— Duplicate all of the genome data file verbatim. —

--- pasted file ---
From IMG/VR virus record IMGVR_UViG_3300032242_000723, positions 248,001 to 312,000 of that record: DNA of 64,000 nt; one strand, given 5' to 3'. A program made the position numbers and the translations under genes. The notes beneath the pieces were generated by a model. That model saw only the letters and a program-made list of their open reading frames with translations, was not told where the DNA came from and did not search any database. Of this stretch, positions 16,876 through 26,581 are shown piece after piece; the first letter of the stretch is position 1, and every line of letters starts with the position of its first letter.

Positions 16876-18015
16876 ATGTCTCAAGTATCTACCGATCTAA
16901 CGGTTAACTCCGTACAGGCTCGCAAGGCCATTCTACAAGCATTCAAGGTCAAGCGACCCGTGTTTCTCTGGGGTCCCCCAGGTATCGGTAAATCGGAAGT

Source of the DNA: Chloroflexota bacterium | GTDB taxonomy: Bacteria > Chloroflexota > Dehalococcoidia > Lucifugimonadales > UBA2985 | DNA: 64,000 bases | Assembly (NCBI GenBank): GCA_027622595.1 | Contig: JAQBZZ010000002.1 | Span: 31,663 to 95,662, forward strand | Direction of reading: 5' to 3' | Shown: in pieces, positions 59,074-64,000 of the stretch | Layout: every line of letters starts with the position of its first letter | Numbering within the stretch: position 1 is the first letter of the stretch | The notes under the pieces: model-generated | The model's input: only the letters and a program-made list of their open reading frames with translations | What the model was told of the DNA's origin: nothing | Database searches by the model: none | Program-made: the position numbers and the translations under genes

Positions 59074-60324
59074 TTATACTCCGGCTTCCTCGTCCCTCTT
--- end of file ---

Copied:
From IMG/VR virus record IMGVR_UViG_3300032242_000723, positions 248,001 to 312,000 of that record: DNA of 64,000 nt; one strand, given 5' to 3'. A program made the position numbers and the translations under genes. The notes beneath the pieces were generated by a model. That model saw only the letters and a program-made list of their open reading frames with translations, was not told where the DNA came from and did not search any database. Of this stretch, positions 16,876 through 26,581 are shown piece after piece; the first letter of the stretch is position 1, and every line of letters starts with the position of its first letter.

Positions 16876-18015
16876 ATGTCTCAAGTATCTACCGATCTAA
16901 CGGTTAACTCCGTACAGGCTCGCAAGGCCATTCTACAAGCATTCAAGGTCAAGCGACCCGTGTTTCTCTGGGGTCCCCCAGGTATCGGTAAATCGGAAGT

Source of the DNA: Chloroflexota bacterium | GTDB taxonomy: Bacteria > Chloroflexota > Dehalococcoidia > Lucifugimonadales > UBA2985 | DNA: 64,000 bases | Assembly (NCBI GenBank): GCA_027622595.1 | Contig: JAQBZZ010000002.1 | Span: 31,663 to 95,662, forward strand | Direction of reading: 5' to 3' | Shown: in pieces, positions 59,074-64,000 of the stretch | Layout: every line of letters starts with the position of its first letter | Numbering within the stretch: position 1 is the first letter of the stretch | The notes under the pieces: model-generated | The model's input: only the letters and a program-made list of their open reading frames with translations | What the model was told of the DNA's origin: nothing | Database searches by the model: none | Program-made: the position numbers and the translations under genes

Positions 59074-60324
59074 TTATACTCCGGCTTCCTCGTCCCTCTT